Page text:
Despite the good intentions, the #BringBackOurGirls campaign has produced a number of stupid ideas and gross misinterpretations.
There is singer Chris Brown and the BBC using completely unrelated photos of girls from Guinea-Bissau—some 1,000 miles away from where Boko Haram kidnapped 270 Nigerian girls one month ago—without even asking the photographer for permission.
But it is probably Sen. John McCain who added the least helpful contribution to the debate about how to reunite the girls from Chibok with their families.
“If they knew where they were, I certainly would send in U.S. troops to rescue them, in a New York minute I would, without permission of the host country,” McCain told The Daily Beast. “I wouldn’t be waiting for some kind of permission from some guy named Goodluck Jonathan.”
McCain is, of course, condescendingly referring to Nigeria’s democratically elected president. The good news is that the White House isn’t following the senator’s advice. “At this point, we’re not actively considering the deployment of U.S. forces to participate in a combined rescue mission,” White House press secretary Jay Carney said on May 14.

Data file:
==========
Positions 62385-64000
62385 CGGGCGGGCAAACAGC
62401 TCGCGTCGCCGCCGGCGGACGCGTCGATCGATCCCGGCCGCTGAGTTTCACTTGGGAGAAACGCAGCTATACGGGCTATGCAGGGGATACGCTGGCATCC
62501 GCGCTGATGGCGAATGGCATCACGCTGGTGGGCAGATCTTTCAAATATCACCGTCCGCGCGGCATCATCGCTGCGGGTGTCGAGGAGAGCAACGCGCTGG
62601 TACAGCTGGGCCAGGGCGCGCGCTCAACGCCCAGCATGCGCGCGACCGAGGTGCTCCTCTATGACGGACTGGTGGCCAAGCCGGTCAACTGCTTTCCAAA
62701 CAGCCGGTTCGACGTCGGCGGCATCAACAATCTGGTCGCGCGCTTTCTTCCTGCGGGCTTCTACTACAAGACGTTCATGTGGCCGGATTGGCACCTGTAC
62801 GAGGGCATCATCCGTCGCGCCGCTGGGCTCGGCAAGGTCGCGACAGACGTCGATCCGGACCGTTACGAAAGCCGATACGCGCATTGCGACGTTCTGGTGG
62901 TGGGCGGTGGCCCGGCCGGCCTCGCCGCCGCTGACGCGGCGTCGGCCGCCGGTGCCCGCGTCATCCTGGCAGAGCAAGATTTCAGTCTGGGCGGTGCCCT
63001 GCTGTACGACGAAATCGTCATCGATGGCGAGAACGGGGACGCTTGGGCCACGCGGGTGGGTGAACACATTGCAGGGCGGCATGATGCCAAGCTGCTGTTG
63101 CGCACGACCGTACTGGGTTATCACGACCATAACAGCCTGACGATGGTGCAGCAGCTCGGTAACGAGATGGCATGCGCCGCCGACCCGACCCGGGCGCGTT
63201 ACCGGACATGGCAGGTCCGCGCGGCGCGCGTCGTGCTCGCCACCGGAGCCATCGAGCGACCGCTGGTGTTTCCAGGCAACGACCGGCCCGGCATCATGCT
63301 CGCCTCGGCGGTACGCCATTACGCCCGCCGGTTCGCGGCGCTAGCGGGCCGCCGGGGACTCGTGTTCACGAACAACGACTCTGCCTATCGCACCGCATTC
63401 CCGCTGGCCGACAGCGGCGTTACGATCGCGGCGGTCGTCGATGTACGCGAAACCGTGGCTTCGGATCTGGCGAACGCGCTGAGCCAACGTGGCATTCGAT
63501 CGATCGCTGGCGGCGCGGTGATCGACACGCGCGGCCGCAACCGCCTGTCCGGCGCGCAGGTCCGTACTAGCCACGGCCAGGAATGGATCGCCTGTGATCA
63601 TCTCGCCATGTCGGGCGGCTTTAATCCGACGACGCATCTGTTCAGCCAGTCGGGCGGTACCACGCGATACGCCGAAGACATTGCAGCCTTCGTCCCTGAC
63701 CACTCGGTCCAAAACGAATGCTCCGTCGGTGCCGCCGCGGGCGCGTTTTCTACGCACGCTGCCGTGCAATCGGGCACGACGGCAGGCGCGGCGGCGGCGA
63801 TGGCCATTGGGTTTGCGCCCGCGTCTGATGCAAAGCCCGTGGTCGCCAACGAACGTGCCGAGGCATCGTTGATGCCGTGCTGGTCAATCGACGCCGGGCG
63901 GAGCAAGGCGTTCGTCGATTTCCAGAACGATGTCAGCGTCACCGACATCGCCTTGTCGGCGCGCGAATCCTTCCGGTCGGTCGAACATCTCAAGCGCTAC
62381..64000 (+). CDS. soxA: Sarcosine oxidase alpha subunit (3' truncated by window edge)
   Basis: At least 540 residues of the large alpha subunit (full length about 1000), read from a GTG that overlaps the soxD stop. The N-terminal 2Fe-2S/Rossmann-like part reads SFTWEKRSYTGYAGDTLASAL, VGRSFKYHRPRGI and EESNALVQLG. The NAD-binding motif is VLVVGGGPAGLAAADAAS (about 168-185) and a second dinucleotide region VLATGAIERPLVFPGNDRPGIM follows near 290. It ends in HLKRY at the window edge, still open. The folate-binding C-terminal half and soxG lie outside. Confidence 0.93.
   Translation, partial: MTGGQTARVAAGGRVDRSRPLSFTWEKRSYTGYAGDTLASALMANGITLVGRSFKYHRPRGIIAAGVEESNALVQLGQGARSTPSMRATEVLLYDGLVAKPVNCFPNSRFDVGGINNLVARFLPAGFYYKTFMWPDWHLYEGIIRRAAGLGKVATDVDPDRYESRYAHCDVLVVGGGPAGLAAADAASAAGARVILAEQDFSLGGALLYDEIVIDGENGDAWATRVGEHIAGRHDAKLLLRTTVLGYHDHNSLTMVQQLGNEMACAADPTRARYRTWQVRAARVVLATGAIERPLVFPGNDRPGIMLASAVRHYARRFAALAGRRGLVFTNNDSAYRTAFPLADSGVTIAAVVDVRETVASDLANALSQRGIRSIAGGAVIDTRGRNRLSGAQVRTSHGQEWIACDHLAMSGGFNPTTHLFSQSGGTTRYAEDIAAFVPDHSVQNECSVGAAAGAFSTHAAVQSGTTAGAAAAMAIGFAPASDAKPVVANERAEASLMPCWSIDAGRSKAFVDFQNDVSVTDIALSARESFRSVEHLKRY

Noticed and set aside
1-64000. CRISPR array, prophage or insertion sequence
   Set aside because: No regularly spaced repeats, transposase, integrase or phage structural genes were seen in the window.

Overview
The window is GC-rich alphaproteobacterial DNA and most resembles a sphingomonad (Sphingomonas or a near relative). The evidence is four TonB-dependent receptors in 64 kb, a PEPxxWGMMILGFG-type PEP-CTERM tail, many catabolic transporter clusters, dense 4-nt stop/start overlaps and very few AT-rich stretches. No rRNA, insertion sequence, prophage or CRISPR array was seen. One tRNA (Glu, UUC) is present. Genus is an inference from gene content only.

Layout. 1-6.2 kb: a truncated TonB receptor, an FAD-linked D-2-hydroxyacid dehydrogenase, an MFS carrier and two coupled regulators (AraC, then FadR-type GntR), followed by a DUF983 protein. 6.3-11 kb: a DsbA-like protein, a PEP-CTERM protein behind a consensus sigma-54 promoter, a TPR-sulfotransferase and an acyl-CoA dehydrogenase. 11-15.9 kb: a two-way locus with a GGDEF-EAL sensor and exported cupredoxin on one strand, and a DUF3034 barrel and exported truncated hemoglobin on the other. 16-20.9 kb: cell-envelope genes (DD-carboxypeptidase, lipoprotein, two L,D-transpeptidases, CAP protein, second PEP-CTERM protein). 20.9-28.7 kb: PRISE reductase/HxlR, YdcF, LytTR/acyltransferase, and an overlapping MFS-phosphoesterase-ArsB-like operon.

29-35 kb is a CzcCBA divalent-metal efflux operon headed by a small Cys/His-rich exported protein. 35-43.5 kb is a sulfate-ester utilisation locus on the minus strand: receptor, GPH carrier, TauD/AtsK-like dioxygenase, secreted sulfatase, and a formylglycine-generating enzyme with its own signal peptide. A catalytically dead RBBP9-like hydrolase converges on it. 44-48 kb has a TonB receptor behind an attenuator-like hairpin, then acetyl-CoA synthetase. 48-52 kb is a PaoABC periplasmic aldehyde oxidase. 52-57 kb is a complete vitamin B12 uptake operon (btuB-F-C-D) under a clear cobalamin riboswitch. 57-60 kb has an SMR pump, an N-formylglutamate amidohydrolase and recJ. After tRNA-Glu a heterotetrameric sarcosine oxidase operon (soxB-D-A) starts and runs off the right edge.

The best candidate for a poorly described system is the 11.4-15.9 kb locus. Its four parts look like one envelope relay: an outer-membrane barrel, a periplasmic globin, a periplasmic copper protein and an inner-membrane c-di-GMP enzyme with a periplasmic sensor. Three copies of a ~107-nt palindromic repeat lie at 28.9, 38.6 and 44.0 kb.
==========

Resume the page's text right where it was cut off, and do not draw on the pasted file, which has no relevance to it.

But McCain is not the only one to use the tragedy of the Chibok abductions to make a political point. There is an argument to be made that the #BringBackOurGirls campaign is directed more at U.S. politicians instead of those who actually have a stake in the matter—like the Nigerian government, Nigerians in general and, of course, Boko Haram.
McCain’s demands stand out as being especially foolish and could have negative consequences for both the abducted girls and the situation in Nigeria.